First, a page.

The number of outcomes measured in an individual study varied with a median of 6 outcomes (range 1–14 outcomes) per paper. Outcomes related to resource use were considered to be outside the scope of the COS. Consequently, the outcomes, “necessity to visit doctor” and “level of speech therapy support required” were not considered in the list of outcomes. The final list of outcomes used in round 1 of the Health Professionals Delphi comprised 45 individual outcomes (43 identified from the systematic review and two added by the Study Steering Committee) grouped under 14 domains (Table 1). The list of outcomes scored by parents and children included the combination of some outcomes, for example those that related to specific clinical observations, so that a total of 36 outcomes were scored (Table 1).
Identification of outcomes of importance to parents and children with CP
Semi-structured interviews were completed with 43 parents of 37 children, and 22 children, according to the sampling matrix described in the trial protocol . Interviews with parents lasted, on average, 40 minutes, whilst those with children took, on average, 20 minutes. Parent and child responses to specific questions about outcomes were cross checked against the outcomes list generated from the systematic review of the literature and, as the semi-structured interviews were in parallel to the first round of the health professionals Delphi, were also checked against any free text responses provided by health professionals in round 1. Two investigators (IAB and NLH) mapped each outcome from the interviews against the list of outcomes after round 1. No new outcomes were identified.
Online survey of parents and children
Two hundred and ninety three people accessed the online survey and 253 answered the initial question regarding eligibility. Of the 235 eligible only 51 (22%) completed the survey. Responses were received from 35 parents, eight adults and eight children. Of the eight children, four were in the 7–10 years age group and four aged 11–16 years.
The results were reviewed against the definition of consensus agreed prior to the start of the study . Using this definition, parents and children had reached “consensus in” for 35 and 11 outcomes respectively (Table 2).
Identification of Outcomes of Importance to Health Professionals
Round 1 –Health Professionals.
The 18 free text responses provided by health professionals in round 1 were reviewed by the SMG and SAG. Eight responses represented a comment and two relating to the use of hearing aids were considered outside the scope of the study. The remaining eight described potential outcomes of which two (listening skills and psychosocial wellbeing) were not already represented and therefore were taken forward to round 2. Thus in round two health professionals scored 47 outcomes.
Round 2 –Health Professionals.
Of the 104 participants who completed round 1 only 99 were eligible to participate in round 2: three clinical geneticists were excluded from further rounds as they were not involved in the management of OME and two participants were on maternity leave at the time of round 2 and therefore would not be able to participate further. A total of 85 responses were received in round 2 (86% of those completing round 1 and eligible for round 2). Participants were shown their own score from round 1 alongside the percentage of participants giving each score from their own stakeholder group. They were informed that they could change their score or keep it the same as their score in round 1. The median percentage of scores changed between round 1 and 2 was 18% (range 0–100%). One participant changed 100% of their score in round 1 whilst six participants (7%) made no changes to their scores.
Round 3- Health Professionals.
After round 2, four participants left the cleft service and so were no longer eligible to participate in round 3. A total of 73 responses were received (90% of those completing round 2 and eligible to complete round 3). All sites were represented in the responses to round 3 with a variable representation of sites and health professional stakeholder groups within site (S4 Table). In round 3, 49 outcomes were scored. One additional outcome “hyperacusis” (sensitivity to loud noises) was identified from free text responses to the parent/child survey. A typing error in the entry of outcomes onto the online system in round 2 had led to “psychosocial wellbeing” being listed as “psychological wellbeing” which is considered to be a different outcome. Therefore in round 3 this was clarified and participants asked to score “psychosocial wellbeing” as well as re-score “psychological wellbeing”. This time, participants were shown their own score in round 2, together with the scores for each of the stakeholder groups including parents and children. The median percentage of scores changed between round 2 and 3 was 21% (range 0–83%). Six participants (8%) made no changes to their scores and no participants changed all scores.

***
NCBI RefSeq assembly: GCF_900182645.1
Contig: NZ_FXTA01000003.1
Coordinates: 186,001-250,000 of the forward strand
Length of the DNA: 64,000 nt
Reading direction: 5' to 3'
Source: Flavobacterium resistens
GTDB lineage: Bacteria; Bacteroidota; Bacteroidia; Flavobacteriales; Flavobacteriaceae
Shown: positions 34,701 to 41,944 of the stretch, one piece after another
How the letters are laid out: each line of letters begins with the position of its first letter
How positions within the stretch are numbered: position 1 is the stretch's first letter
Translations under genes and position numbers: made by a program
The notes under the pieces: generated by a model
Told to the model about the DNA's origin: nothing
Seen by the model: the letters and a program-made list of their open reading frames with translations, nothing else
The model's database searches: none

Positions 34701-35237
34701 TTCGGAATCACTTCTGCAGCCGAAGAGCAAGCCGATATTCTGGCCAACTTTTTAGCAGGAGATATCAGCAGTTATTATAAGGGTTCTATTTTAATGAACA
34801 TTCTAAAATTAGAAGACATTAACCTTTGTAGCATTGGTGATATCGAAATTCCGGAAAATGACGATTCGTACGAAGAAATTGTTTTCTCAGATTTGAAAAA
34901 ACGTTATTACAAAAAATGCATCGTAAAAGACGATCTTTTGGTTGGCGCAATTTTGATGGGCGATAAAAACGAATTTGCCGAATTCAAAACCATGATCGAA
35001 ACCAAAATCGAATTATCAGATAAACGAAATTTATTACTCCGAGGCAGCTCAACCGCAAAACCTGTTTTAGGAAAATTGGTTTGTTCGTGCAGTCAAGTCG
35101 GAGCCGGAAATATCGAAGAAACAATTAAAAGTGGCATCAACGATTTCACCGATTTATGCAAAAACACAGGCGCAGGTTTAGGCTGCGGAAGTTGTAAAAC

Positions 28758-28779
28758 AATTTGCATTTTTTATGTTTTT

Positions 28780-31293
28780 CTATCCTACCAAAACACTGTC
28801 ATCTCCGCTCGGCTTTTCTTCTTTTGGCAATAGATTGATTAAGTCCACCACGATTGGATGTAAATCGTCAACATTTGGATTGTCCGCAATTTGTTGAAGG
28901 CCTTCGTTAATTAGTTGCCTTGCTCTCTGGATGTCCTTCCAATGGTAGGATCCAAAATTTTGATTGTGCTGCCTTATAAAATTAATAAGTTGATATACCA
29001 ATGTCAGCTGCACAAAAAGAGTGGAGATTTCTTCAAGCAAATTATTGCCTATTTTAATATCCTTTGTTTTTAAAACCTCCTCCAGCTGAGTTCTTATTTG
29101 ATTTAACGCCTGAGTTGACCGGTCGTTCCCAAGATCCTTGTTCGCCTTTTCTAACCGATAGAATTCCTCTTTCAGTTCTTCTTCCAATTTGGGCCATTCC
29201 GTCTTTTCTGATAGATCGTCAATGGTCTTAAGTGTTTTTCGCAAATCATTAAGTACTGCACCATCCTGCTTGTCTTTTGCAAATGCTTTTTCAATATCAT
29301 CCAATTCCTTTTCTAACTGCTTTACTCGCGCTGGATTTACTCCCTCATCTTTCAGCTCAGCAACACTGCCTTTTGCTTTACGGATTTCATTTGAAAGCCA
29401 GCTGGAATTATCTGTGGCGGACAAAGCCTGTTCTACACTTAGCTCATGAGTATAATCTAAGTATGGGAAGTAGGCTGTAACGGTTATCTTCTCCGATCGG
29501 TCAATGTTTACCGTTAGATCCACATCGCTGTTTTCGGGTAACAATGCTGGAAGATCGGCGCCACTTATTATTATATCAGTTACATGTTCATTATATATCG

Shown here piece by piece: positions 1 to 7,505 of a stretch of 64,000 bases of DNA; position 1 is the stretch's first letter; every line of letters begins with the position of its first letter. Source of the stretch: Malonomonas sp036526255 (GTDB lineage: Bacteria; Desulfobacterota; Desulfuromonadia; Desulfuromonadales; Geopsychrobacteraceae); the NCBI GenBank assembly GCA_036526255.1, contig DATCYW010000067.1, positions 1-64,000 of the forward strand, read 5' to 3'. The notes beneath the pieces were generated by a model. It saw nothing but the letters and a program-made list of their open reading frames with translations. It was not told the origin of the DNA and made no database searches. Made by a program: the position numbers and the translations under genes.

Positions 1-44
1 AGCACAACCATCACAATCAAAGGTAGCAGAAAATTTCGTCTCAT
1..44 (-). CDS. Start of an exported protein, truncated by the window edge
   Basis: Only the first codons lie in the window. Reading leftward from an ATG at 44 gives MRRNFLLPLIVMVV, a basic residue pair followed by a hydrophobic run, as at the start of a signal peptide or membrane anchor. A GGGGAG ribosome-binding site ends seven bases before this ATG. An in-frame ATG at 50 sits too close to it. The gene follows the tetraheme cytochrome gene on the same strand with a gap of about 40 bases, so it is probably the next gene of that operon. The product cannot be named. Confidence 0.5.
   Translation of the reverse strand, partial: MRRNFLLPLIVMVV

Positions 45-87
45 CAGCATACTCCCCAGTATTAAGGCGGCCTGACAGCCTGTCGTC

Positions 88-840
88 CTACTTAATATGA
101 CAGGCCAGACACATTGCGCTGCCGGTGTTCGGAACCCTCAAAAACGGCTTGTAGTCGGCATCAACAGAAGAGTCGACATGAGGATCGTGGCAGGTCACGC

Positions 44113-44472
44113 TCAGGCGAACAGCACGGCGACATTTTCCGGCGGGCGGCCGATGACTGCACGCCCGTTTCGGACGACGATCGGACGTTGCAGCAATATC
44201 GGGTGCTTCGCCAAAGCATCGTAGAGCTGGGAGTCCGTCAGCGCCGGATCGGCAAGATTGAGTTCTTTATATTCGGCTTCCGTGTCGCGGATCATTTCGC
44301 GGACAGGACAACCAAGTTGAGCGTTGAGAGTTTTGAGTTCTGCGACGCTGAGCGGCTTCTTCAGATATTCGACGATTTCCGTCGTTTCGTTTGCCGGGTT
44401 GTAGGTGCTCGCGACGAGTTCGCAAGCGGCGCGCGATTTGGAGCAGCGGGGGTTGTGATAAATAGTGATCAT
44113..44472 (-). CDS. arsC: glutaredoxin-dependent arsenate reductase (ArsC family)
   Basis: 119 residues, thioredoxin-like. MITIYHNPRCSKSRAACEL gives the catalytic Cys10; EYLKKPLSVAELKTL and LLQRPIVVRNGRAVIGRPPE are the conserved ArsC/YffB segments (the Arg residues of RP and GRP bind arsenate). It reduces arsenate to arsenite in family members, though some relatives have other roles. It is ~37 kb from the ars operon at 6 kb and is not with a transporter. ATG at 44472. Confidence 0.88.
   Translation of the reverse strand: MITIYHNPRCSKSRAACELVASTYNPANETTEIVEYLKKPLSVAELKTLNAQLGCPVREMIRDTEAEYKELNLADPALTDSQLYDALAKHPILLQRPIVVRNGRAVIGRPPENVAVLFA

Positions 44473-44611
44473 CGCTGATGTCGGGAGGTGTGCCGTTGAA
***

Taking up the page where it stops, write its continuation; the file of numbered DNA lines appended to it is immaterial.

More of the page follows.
The scores in round 3 were compared against the definition of consensus to determine which stakeholder groups had reached the definition of “consensus in”. After round 3 all eight stakeholder groups (health professionals plus parents and children) had reached “consensus in” for one outcome “hearing”. Results for all outcomes are given in Table 3.
Attrition bias between rounds.
To identify whether attrition in round 2 would introduce bias, the average score across outcomes from round 1 was calculated for each participant and then compared for those completing both rounds (n = 85) versus those completing round 1 only (n = 14). Likewise in round 3, scores were compared for those completing both rounds 2 and 3 (n = 73) versus those completing round 2 only (n = 8). The results of those who did not complete round 2 or round 3 did not represent extreme views suggesting that bias had not been introduced through attrition between rounds (S3 and S4 Figs).
Variability in outcomes achieving consensus between rounds.
Consensus was reached on additional outcomes within all health professional groups when shown results from either their own stakeholder group, or all groups plus those from parents and children with CP, or both (Table 3). This suggests the Delphi, as opposed to a one-off survey, was a useful exercise.